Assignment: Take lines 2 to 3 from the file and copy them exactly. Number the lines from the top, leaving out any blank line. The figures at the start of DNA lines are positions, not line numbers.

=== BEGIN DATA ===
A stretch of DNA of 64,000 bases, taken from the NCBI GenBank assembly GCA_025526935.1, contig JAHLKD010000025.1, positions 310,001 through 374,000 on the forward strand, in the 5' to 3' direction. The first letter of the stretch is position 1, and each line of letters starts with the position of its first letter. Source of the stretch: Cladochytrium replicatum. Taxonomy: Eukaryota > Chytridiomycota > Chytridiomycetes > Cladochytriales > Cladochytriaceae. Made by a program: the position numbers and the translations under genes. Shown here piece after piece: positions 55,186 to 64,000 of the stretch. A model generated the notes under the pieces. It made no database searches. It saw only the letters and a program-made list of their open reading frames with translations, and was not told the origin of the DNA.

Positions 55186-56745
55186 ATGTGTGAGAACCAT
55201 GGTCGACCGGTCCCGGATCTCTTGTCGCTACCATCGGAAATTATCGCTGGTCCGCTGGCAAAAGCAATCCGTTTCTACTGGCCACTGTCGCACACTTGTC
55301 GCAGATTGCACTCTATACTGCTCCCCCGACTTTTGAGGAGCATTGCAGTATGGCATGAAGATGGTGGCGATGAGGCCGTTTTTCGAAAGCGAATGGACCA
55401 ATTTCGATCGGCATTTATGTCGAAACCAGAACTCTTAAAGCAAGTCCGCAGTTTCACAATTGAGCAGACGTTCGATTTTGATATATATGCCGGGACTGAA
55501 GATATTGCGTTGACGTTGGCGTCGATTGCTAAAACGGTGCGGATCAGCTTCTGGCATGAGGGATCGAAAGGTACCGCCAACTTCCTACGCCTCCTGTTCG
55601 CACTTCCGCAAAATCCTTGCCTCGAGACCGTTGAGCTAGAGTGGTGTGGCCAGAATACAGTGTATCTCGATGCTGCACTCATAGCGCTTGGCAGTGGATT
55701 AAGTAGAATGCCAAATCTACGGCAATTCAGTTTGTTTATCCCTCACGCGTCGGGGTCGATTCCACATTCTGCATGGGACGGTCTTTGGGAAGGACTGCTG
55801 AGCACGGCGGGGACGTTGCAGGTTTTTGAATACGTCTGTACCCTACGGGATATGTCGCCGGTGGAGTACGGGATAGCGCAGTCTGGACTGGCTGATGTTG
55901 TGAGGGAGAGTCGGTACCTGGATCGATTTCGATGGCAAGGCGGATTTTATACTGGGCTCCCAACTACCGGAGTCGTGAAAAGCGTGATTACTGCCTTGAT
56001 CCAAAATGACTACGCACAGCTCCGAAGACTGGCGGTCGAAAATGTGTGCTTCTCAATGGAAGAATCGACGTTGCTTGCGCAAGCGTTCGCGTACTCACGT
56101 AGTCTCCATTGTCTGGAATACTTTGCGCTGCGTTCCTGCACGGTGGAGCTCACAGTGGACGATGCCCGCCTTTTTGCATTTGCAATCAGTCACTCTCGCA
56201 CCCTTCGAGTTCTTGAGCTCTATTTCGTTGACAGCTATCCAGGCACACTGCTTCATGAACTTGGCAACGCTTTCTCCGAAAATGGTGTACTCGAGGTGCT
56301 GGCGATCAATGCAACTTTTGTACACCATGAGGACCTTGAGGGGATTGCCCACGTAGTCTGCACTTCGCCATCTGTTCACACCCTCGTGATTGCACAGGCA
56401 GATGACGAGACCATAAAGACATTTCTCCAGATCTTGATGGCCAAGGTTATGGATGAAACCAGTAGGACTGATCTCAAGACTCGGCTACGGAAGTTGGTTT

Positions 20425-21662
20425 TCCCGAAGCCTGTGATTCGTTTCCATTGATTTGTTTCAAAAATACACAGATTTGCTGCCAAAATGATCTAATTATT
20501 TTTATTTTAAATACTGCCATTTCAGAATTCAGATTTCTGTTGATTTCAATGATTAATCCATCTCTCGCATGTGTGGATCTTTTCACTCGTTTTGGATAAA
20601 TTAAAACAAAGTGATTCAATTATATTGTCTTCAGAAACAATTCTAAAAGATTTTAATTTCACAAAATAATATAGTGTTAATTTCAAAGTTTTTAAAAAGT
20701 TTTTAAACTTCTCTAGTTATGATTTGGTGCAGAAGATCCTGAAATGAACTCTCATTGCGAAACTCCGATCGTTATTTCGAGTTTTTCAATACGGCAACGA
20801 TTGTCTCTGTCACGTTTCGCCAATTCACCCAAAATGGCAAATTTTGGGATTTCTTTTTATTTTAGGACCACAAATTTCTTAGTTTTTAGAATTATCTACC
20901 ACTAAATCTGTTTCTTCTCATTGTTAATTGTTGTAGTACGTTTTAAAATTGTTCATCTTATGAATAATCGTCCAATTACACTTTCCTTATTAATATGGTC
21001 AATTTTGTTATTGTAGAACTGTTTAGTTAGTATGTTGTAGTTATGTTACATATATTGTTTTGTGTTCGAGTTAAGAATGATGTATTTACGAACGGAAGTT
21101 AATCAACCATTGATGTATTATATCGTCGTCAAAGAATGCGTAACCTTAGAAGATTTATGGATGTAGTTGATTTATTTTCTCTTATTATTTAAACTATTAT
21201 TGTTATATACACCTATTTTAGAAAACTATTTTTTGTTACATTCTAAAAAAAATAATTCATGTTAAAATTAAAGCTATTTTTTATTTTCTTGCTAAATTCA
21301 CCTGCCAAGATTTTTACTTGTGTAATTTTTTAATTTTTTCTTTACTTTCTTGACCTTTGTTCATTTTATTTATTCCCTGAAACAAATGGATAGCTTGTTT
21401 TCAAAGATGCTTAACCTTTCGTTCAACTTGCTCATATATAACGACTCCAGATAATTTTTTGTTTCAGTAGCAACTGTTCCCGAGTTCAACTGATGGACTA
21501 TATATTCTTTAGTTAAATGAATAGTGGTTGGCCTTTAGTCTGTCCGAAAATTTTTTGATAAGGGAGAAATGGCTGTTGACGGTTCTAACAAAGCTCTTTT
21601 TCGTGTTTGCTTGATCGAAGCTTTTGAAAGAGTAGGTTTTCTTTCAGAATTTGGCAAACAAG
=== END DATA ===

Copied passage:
Positions 55186-56745
55186 ATGTGTGAGAACCAT